I am wired to see spiritual things in common place things. This is so true one girl told her mom she thought I could make a sermon illustration out of a booger. I probably could, but I’ve refrained and restrained myself.

But it all came back when I was making a peanut butter and jelly sandwich.


My grandson is in a PBJ phase. But a simple sandwich is not enough for him. He prefers one that looks more like this:


He is happiest with a super thick layer of chunky peanut butter and a thin smear of strawberry jam…and it has to be triple decker.

So can God be seen in a triple decker PBJ sandwich?

I don’t mean like some people see him:

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What I referring to is seeing God in the ordinary, the everyday.

What spiritual implication is there in a PBJ? I think we all go through phases where we want to taste and see that God is good (Psalm 34:8), but he wants to be the God of exceedingly, abundantly, above (Ephesians 3:20).

When we reach for all that God is, we find satisfaction and fullness of life.


Where will you see God today?

PRAYER: God of everywhere, thank you for wanting to be seen, wanting to be known. Open my eyes to see you, my ears to hear you…my heart to receive you. Speak to me in the ordinary, plain, and everyday things around me. Amen.

Cracked Pots

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We have this treasure in jars of clay.

Someone described those clay jars as cracked pots.

Not everyone would be able to understand or appreciate this thought. Those with wealth and means would not put their treasures in clay jars. Their treasures would be kept in the most beautiful and exquisite vases.

God, the creator and Lord of the universe, however, chose to put his treasure in common clay pots. Humble pots. Pots from humus…earth. That’s where we came from.

Imperfect pots chosen intentionally “so that it may be made clear that this extraordinary power belongs to God and does not come from us.” (2 Corinthians 4:7, NRSV)

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Are you feeling broken? Unusable? Used up? Worthless? Rejoice! You’re exactly what God wants to use. You are not full of yourself or thinking too highly of yourself.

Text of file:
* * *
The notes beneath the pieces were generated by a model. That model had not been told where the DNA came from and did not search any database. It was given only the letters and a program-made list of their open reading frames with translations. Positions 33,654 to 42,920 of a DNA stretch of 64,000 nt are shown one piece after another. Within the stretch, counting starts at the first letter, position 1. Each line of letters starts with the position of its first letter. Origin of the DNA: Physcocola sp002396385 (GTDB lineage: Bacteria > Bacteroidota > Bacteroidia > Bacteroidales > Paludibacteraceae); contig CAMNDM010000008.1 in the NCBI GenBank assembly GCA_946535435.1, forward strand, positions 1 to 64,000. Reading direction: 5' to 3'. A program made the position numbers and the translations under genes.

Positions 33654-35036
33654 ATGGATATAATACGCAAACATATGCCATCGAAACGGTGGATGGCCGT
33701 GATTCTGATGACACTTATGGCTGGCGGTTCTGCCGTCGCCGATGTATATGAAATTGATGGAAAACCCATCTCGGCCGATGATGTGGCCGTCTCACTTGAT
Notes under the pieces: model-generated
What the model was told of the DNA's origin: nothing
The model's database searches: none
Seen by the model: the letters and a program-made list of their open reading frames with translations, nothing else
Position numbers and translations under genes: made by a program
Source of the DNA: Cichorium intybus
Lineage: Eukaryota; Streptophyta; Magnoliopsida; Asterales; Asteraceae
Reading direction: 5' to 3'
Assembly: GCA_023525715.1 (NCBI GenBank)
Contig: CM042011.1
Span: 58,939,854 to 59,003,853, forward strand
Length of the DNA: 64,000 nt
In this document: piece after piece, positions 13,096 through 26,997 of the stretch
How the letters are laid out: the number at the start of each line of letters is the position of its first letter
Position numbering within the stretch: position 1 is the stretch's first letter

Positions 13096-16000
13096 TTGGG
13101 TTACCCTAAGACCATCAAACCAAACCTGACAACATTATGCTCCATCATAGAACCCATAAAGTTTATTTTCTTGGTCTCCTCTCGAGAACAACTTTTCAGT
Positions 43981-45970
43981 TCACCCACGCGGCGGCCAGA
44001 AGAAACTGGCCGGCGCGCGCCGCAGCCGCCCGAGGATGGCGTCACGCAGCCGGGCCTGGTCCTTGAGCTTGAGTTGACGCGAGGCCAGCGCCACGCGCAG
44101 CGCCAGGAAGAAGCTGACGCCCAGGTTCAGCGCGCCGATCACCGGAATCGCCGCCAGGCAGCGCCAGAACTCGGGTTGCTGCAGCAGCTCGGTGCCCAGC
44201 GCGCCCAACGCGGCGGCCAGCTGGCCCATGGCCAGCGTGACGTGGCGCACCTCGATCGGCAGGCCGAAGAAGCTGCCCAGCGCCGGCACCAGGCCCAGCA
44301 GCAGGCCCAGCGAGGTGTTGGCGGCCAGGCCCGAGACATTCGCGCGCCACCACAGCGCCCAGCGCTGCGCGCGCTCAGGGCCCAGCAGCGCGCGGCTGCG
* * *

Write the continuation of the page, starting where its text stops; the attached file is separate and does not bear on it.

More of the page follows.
Those cracks you try to hide, they’re perfect places and spaces for the light of God to shine through.

He shines in the broken places.


Blinded by the Light

Yesterday we considered God appearing as a gentle nudge, how he arrives gently and naturally on the scene. This appearance is comforting to me.

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Sometimes, however, he has to explode onto the scene to get my attention. This is what he did with Paul:

But Saul, still breathing threats and murder against the disciples of the Lord, went to the high priest and asked him for letters to the synagogues at Damascus, so that if he found any belonging to the Way, men or women, he might bring them bound to Jerusalem. Now as he went on his way, he approached Damascus, and suddenly a light from heaven shone around him.And falling to the ground he heard a voice saying to him, “Saul, Saul, why are you persecuting me?” And he said, “Who are you, Lord?” And he said, “I am Jesus, whom you are persecuting. But rise and enter the city, and you will be told what you are to do.” The men who were traveling with him stood speechless, hearing the voice but seeing no one. Saul rose from the ground, and although his eyes were opened, he saw nothing. So they led him by the hand and brought him into Damascus. And for three days he was without sight, and neither ate nor drank. (Acts 9:1-9, ESV)

Do you find it interesting that Paul knew immediately who was speaking to him? He knew who was showing up in that blinding light. It was the Lord. Instant recognition and obedience. Paul’s companions were there as witnesses–a good thing to have when you’re going through a major life changing experience.

God burst into Paul’s life. Was that the only way he could have gotten Paul’s attention? Would Paul have ignored the gentle nudges? Can you relate? Have there been times when you stubbornly ignored God’s more gentler attempts to get your attention? Did it take a more earth shaking, life changing, event to break through your reluctance, your arrogance?